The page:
The film cleverly makes you cheer on the death of the first on screen victim(after several off screen murders) and identify with Henry, but now you’re watching him gleefully terrorize and kill an innocent woman and her children…almost uncomfortable…wow.
The Dirty Dozen:
From the start of the movie we’re told this rag tag group(some of whom are serious criminals) is going to go kill a bunch of Nazis and hey if some civilians get in the way thats war right? Once they finally start their mission…wow holy shit! This movie starts as your typical action adventure war movie and ends up giving you just what you wanted to see in the WORST possible way.
I loved how these movies used film cliches and conventions to make you comfortable before slapping you in the face and saying what is wrong with you?!
Joe Adamson, in his wonderful book Tex Avery: King of Cartoons says that Tex did this in his cartoon Bad Luck Blacky, where at the end of the cartoon the black kitten’s final snicker reveals to the audience that they’ve been cheering on behavior that they condemned when the “Bad Guy” did it at the beginning. I’ll bet most people never caught on, though.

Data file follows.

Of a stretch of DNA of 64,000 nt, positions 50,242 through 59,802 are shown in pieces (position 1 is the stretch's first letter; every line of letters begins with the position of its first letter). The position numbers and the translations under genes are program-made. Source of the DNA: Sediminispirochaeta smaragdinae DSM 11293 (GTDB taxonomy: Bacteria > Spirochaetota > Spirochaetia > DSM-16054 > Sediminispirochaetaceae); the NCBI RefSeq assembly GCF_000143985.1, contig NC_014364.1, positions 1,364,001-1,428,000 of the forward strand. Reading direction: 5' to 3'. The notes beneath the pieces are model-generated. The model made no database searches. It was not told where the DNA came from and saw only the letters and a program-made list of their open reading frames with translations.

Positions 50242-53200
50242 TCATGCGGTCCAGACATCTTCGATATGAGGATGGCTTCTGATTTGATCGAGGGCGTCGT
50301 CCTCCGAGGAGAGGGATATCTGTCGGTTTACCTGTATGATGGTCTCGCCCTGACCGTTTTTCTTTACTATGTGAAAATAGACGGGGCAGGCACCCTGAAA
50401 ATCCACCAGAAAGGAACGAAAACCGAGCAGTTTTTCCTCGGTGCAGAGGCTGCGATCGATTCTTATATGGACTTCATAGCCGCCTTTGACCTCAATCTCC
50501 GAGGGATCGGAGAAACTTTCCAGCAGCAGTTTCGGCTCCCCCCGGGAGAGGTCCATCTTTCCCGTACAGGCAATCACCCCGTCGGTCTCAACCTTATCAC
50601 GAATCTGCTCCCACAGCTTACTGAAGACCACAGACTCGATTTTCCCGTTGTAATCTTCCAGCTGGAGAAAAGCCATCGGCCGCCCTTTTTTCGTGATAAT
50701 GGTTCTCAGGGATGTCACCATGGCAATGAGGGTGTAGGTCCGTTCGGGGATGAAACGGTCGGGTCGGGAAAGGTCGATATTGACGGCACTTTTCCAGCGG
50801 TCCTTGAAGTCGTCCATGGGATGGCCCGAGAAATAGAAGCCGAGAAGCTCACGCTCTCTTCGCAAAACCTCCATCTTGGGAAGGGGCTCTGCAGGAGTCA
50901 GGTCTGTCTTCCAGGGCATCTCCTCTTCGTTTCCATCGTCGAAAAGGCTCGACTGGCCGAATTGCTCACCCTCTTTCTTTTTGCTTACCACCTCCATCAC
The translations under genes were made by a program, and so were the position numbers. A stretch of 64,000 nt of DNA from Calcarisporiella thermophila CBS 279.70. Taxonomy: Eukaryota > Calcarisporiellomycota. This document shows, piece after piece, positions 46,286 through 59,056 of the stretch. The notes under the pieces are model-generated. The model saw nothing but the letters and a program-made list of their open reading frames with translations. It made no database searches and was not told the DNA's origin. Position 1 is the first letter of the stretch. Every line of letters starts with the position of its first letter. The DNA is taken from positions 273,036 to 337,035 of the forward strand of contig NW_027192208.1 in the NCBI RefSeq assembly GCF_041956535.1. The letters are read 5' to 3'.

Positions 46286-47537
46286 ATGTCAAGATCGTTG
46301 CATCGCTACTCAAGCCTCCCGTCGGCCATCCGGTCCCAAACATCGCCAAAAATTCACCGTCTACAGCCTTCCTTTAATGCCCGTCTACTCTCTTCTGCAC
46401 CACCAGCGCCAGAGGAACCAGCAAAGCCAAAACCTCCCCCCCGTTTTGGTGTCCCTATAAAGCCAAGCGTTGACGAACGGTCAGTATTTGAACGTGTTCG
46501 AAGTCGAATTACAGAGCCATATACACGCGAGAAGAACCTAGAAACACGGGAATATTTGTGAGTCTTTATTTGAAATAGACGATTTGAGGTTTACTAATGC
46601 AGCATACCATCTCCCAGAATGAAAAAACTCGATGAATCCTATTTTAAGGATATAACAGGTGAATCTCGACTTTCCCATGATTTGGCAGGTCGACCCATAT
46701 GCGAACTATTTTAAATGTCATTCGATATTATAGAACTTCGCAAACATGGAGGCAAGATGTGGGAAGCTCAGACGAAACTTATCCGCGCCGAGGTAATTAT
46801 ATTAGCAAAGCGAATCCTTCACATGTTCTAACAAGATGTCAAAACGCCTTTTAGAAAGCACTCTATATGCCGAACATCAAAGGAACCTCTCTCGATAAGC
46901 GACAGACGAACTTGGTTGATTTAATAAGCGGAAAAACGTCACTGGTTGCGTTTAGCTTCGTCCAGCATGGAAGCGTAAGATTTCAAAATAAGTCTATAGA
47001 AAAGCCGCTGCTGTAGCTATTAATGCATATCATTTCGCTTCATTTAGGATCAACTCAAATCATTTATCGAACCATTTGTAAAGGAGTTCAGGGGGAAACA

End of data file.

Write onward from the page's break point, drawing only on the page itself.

Minus the fourth-wall aspect, V for Vendetta has elements of this, especially when V the terrorist and Evey (kidnapped and near-brainwashed/Stockholm Syndromed by him) blow up the Parliament building and the Prime Minister’s office. It’s a bit of a sting to realize, even with the cause behind them, what exactly you’re cheering on.
The Spartans in 300 are quite proud of the fact that every male in their society is a professional soldier. Which means the “freedom” they are fighting for is the freedom to continue using slaves to do all the actual work. Also, they murder crippled babies.
There are plenty of movies that make you root for the “wrong” side (The original Fred Zinnemann film of *The Day of the Jackal[/i] does this, getting you to cheer for the assassin (but also for the beleaguered French official tracking him). It’s a rare film that explicitly points out to you what it’s doing.
In Glengarry Glen Ross, Jack Lemmon’s character, Sheldon “The Machine” Levine, is an aging real estate salesman who’s fallen on hard times, who’s got a very sick daughter and who’s going to lose his job if he doesn’t make some big sales soon.
He’s such a sad sack, and we feel so sorry for him, we start to root for him to make a big sale… forgetting, momentarily, that he’s peddling worthless land to suckers who can’t afford to buy it. For “poor” Shelly to succeed, some innocent folks have to get duped out of their life savings.